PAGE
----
If I had any one complaint about Slice & Bakes as a recipe, it’s the shaping step. After mixing the cookie dough you shape it into a log and refrigerate it, after which you can ‘slice & bake’ as many cookies as you want. But as the dough log rests in the fridge, it typically rests on a flat surface, which flattens it out on the bottom and makes it harder to maintain that perfect cyndrilical shape. There’s no effect on the taste whatsoever, it’s just an aesthetic thing.

It’s probably the food blogger in me, but I like a nice presentation when it comes to baking especially, so I was interested in getting the molds not just for the sake of maintaining a consistent shape in cookie, but also being able to make square cookies that reminded me of the ones that come in the blue tins.

For my first go round with the molds, I kept things simple. Almond cookies are some of my favorite, so I decided to go with those. I did grind my almonds up fresh in my Ninja, with the skins on, as I think it adds more flavor. Using almond meal as opposed to almond flour also gives it a more robust texture.

The cookies themselves are buttery, crisp and the ground almonds and almond extract gives them that bakery-style flavor that I think pairs perfect with coffee or tea. They’d also make amazing Christmas cookie gifts. And because they’re slice and bake you don’t even have to bake them all at once. Regardless of whether you choose to get the mold or not, it’s a really good cookie.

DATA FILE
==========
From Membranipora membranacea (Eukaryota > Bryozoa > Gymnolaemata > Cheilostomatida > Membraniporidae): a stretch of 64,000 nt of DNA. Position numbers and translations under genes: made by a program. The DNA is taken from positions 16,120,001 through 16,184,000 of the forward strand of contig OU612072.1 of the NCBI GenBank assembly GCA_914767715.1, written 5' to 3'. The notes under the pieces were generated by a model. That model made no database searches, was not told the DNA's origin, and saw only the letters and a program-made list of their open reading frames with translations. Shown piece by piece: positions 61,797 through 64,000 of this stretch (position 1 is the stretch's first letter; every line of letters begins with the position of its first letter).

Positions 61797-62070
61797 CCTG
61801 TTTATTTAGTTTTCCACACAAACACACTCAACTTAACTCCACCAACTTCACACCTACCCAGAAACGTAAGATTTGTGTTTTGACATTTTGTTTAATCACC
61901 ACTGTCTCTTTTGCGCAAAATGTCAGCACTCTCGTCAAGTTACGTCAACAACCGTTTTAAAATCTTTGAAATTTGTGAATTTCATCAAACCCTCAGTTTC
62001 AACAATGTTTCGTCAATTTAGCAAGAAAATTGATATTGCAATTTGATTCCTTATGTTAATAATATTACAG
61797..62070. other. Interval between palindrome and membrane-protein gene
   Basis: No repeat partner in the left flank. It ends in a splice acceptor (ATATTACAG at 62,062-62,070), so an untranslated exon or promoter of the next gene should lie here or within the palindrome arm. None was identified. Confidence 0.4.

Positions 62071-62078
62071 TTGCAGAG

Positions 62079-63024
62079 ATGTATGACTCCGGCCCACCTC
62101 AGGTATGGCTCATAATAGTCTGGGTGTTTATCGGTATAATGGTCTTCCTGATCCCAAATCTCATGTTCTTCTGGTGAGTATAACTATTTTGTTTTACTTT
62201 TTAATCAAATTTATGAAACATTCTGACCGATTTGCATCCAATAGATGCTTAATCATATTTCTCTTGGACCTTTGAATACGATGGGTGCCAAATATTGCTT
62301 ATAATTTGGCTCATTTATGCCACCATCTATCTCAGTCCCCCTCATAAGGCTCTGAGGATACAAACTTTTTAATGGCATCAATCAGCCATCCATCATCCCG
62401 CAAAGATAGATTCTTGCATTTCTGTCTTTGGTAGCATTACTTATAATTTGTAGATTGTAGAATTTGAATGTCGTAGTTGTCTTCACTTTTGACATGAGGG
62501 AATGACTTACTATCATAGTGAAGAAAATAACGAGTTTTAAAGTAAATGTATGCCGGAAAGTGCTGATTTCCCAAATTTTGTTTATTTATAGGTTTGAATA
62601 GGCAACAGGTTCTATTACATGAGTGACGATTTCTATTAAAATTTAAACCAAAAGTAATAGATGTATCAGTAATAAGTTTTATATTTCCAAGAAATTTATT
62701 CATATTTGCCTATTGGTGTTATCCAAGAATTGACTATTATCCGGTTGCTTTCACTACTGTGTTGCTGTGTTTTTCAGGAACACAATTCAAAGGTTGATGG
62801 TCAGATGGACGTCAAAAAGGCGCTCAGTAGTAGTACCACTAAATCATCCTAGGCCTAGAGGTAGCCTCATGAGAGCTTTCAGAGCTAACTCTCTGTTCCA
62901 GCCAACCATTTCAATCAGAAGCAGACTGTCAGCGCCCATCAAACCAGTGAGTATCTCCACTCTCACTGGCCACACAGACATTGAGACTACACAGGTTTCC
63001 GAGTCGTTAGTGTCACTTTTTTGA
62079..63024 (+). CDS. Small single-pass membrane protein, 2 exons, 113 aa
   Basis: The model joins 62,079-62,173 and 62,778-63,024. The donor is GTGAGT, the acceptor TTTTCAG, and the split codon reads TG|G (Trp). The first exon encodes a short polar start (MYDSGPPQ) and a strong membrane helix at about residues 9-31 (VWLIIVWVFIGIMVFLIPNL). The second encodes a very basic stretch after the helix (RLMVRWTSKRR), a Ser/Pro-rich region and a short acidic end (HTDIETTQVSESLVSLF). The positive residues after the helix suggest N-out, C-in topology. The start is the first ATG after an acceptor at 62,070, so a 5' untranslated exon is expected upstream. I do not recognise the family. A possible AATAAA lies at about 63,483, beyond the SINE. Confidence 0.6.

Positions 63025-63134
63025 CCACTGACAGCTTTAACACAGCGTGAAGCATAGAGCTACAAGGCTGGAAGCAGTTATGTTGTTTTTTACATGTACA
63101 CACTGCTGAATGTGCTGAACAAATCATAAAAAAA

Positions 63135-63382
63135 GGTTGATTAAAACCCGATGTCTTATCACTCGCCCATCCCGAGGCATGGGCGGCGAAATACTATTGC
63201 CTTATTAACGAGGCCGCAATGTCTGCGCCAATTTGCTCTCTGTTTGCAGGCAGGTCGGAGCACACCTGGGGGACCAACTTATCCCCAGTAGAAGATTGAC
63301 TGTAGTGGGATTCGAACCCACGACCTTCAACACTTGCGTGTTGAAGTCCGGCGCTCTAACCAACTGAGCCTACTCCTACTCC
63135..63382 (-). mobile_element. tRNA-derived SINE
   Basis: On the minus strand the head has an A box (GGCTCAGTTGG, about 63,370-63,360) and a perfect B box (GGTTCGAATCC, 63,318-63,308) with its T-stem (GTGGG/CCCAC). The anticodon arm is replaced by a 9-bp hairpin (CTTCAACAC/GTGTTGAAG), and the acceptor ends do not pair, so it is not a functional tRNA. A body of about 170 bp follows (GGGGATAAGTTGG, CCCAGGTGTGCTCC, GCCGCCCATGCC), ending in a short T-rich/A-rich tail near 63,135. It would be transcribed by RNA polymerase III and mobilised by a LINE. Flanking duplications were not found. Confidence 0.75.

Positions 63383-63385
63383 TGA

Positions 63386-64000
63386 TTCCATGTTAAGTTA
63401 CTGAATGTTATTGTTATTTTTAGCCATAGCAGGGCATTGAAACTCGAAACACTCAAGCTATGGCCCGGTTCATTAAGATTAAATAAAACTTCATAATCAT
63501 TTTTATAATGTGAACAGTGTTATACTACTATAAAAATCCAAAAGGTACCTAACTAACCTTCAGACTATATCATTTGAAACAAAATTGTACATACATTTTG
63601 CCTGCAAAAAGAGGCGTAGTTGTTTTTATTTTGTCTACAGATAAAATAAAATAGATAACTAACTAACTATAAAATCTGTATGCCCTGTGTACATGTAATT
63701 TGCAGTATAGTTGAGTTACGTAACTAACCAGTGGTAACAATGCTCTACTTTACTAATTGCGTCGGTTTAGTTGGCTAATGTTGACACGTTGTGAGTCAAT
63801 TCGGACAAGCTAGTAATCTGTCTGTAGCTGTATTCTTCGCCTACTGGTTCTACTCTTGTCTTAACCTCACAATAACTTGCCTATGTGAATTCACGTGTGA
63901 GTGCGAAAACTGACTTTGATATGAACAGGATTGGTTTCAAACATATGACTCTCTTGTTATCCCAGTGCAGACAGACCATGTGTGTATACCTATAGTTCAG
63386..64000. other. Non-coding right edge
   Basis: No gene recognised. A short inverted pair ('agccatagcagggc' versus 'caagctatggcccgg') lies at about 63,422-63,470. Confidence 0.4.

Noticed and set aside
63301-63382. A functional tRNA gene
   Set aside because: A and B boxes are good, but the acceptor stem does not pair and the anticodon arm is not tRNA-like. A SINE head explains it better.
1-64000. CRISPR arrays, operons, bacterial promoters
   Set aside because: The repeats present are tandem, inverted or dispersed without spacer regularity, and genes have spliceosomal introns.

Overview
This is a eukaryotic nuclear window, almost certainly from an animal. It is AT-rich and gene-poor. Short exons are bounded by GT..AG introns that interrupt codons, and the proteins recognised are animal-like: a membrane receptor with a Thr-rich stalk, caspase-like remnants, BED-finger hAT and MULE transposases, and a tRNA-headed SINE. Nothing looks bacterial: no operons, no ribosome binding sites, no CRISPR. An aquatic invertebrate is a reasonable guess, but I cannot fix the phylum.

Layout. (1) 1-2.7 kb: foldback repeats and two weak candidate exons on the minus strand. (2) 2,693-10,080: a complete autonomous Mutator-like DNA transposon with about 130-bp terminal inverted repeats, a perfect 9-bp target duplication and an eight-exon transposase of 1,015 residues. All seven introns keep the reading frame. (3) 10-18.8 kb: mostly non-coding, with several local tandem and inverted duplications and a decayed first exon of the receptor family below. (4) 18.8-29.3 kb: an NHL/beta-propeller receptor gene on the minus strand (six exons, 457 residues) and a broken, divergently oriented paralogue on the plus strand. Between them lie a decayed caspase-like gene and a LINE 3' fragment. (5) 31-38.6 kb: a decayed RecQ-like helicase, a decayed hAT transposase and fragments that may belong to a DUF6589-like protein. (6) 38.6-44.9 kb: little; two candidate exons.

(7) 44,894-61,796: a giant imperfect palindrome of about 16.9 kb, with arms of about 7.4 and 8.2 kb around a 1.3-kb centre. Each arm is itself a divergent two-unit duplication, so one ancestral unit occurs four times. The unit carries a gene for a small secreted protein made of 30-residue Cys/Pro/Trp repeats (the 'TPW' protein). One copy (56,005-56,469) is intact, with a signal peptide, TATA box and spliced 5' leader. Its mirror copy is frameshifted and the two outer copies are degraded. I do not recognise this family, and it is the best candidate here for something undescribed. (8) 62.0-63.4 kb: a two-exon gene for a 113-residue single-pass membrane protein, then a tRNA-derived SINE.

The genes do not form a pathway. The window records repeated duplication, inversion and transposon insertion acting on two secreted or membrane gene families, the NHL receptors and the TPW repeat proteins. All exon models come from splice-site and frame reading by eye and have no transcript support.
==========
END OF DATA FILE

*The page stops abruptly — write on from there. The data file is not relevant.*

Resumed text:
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Slice & Bake Almond Butter Cookies

Recipe Adapted from Saveur

Ingredients

  • 3 cups all purpose flour
  • 1 cup of almond flour or meal
  • 3 sticks of unsalted butter, softened
  • 2/3 cup white granulated sugar, plus more for sprinkling
  • 1 teaspoon salt
  • 1 teaspoon vanilla extract
  • 1 teaspoon almond extract

Directions

In a medium size bowl, combine the flour, almond flour/meal and salt. Set aside.

In another medium sized bowl use a handheld or standing mixer with paddle attachment to cream the butter and white sugar together until creamy. Add the extracts and mix until just combined.

Fold the flour in in 2 batches, mixing just until combined. Scrape the dough out of the bowl with a spatula and mold it into 2 long, rectangular logs .

Tightly wrap the logs in plastic wrap and shape into a square shape. (I used these molds, but using a bench scraper or the inside of a 13 x 9 baking dish works as well). If using the molds, press the plastic wrapped log into the molds, then refrigerate both overnight.

Preheat oven to 350 degrees F. Line 2 baking sheets with parchment paper; set aside.

Remove the logs from the molds and unwrap. Using a sharp knife or bench scraper, slice cookies about 1/4 inch thick (or to your desired preference). Place about 1 inch apart on prepared pans and sprinkle tops with sugar. (Depending on how thick you cut them, this makes quite a few cookies; you’ll probably have to do this in a few batches)

Bake for 10-12 minutes, until golden brown.